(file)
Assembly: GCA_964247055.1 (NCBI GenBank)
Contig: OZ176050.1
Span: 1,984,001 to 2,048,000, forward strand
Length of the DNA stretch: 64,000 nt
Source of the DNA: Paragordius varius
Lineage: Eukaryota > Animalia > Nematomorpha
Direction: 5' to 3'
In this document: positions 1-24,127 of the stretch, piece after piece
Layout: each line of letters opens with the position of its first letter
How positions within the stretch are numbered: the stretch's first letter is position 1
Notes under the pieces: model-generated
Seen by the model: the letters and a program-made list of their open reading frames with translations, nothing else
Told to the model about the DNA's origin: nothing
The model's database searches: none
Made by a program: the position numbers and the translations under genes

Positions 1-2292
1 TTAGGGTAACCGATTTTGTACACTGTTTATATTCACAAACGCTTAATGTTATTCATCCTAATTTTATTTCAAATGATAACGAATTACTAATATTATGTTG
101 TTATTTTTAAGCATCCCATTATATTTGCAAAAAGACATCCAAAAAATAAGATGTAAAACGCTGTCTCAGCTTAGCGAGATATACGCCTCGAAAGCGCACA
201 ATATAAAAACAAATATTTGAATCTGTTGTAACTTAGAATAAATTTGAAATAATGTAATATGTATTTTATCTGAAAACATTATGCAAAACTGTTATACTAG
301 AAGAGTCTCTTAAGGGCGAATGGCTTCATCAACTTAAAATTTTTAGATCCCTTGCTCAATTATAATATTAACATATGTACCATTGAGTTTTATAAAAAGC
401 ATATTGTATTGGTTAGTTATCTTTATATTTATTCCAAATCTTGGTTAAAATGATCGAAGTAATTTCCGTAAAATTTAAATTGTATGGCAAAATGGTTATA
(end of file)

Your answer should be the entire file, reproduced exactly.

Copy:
Assembly: GCA_964247055.1 (NCBI GenBank)
Contig: OZ176050.1
Span: 1,984,001 to 2,048,000, forward strand
Length of the DNA stretch: 64,000 nt
Source of the DNA: Paragordius varius
Lineage: Eukaryota > Animalia > Nematomorpha
Direction: 5' to 3'
In this document: positions 1-24,127 of the stretch, piece after piece
Layout: each line of letters opens with the position of its first letter
How positions within the stretch are numbered: the stretch's first letter is position 1
Notes under the pieces: model-generated
Seen by the model: the letters and a program-made list of their open reading frames with translations, nothing else
Told to the model about the DNA's origin: nothing
The model's database searches: none
Made by a program: the position numbers and the translations under genes

Positions 1-2292
1 TTAGGGTAACCGATTTTGTACACTGTTTATATTCACAAACGCTTAATGTTATTCATCCTAATTTTATTTCAAATGATAACGAATTACTAATATTATGTTG
101 TTATTTTTAAGCATCCCATTATATTTGCAAAAAGACATCCAAAAAATAAGATGTAAAACGCTGTCTCAGCTTAGCGAGATATACGCCTCGAAAGCGCACA
201 ATATAAAAACAAATATTTGAATCTGTTGTAACTTAGAATAAATTTGAAATAATGTAATATGTATTTTATCTGAAAACATTATGCAAAACTGTTATACTAG
301 AAGAGTCTCTTAAGGGCGAATGGCTTCATCAACTTAAAATTTTTAGATCCCTTGCTCAATTATAATATTAACATATGTACCATTGAGTTTTATAAAAAGC
401 ATATTGTATTGGTTAGTTATCTTTATATTTATTCCAAATCTTGGTTAAAATGATCGAAGTAATTTCCGTAAAATTTAAATTGTATGGCAAAATGGTTATA